“Speech Acts & the Quest for a Natural Account of Classical *Proof*,” article in progress.

It is tempting to take the logical connectives, such as conjunction, disjunction, negation and the material conditional to be defined by the basic inference rules in which they feature. Systems of “natural deduction” provide the basic framework for studying these inference rules. In natural deduction proof systems, well-behaved rules for the connectives give rise to *intuitionistic logic*, rather than classical logic. Some, like Michael Dummett, take this to show that intuitionistic logic is on a sounder theoretical footing than classical logic. Defenders of classical logic have argued that some other proof-theoretical framework, such as Gentzen’s sequent calculus, or a *bilateralist* system of signed natural deduction, can provide a proof-theoretic justification of classical logic. Such defences of classical logic have significant shortcomings, in that the systems of proof offered are much less natural than existing systems of natural deduction. Neither sequent derivations nor signed natural deduction proofs are good matches for representing the inferential structure of everyday proofs.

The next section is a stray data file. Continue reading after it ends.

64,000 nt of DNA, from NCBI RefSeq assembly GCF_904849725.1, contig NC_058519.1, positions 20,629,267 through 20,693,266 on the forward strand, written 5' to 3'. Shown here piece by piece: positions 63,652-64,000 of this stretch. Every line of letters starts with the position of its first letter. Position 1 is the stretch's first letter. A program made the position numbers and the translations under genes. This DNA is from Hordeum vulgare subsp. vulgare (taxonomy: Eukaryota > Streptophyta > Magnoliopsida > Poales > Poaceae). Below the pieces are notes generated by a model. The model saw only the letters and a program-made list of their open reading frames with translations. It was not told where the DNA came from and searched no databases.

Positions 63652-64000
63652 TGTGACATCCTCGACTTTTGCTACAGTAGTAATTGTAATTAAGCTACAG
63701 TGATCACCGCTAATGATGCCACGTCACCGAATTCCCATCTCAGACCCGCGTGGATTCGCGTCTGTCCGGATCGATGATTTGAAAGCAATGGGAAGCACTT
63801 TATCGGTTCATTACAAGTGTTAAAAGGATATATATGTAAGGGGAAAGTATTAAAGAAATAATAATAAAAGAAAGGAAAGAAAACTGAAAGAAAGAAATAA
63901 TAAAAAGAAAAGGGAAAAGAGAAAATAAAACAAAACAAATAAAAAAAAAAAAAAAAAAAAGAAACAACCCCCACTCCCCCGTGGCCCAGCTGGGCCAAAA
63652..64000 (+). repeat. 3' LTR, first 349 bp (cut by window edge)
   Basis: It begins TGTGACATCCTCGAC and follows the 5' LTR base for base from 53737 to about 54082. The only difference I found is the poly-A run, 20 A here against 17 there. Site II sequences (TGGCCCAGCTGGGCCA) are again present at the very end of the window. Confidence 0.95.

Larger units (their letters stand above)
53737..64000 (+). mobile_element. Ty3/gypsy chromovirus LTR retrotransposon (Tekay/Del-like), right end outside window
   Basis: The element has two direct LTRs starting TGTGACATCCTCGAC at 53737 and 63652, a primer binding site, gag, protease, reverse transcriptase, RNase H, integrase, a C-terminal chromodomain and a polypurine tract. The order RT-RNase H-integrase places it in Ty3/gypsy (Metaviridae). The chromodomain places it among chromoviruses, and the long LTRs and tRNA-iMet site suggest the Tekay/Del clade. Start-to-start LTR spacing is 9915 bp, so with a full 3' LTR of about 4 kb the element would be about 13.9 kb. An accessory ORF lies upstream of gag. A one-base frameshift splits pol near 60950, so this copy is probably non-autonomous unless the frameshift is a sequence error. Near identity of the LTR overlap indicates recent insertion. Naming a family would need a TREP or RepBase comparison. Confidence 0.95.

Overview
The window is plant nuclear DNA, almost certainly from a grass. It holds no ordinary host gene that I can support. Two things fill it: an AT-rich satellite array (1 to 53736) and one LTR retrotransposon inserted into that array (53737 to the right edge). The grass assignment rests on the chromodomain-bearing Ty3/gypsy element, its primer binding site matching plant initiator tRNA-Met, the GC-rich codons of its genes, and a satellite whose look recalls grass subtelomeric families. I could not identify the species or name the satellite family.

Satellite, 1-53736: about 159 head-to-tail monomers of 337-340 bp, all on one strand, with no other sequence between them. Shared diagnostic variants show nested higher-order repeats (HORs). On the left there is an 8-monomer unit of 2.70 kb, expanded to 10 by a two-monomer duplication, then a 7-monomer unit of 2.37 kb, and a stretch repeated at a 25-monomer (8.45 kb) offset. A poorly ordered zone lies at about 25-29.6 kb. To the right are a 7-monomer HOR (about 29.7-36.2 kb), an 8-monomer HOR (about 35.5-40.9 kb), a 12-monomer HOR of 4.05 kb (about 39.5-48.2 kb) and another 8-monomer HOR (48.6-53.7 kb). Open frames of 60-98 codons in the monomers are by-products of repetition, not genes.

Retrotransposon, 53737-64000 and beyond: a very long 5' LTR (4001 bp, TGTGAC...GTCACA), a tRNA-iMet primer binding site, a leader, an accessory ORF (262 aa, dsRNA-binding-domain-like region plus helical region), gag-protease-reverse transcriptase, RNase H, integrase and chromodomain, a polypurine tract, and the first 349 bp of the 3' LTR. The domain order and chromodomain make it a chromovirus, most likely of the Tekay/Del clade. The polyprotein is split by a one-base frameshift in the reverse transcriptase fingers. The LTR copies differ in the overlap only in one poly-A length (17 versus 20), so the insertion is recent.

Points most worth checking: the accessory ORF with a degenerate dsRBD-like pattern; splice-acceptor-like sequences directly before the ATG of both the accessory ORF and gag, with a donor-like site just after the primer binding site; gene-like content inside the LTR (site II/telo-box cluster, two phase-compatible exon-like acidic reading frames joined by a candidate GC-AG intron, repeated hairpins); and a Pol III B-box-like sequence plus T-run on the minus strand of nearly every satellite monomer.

In this paper I clarify the shortcomings of existing bilateralist defences of classical proof, and, making use of recent results in the proof theory for classical logic from theoretical computer science, I show that the bilateralist can give an account of natural deduction proof that models our everyday practice of proof as well as intuitionist natural deduction, if not better.

You are welcome to download and read this document. I *especially* welcome feedback on it. As it is not yet published in final form, if you want to cite the paper, please check with me first. Thanks.

I’m *Greg Restall*, and this is my *personal website*. ¶ I am the Shelby Cullom Davis Professor of Philosophy at the University of St Andrews. ¶ I like thinking about – and helping other people think about – logic and philosophy and the many different ways they can inform each other.

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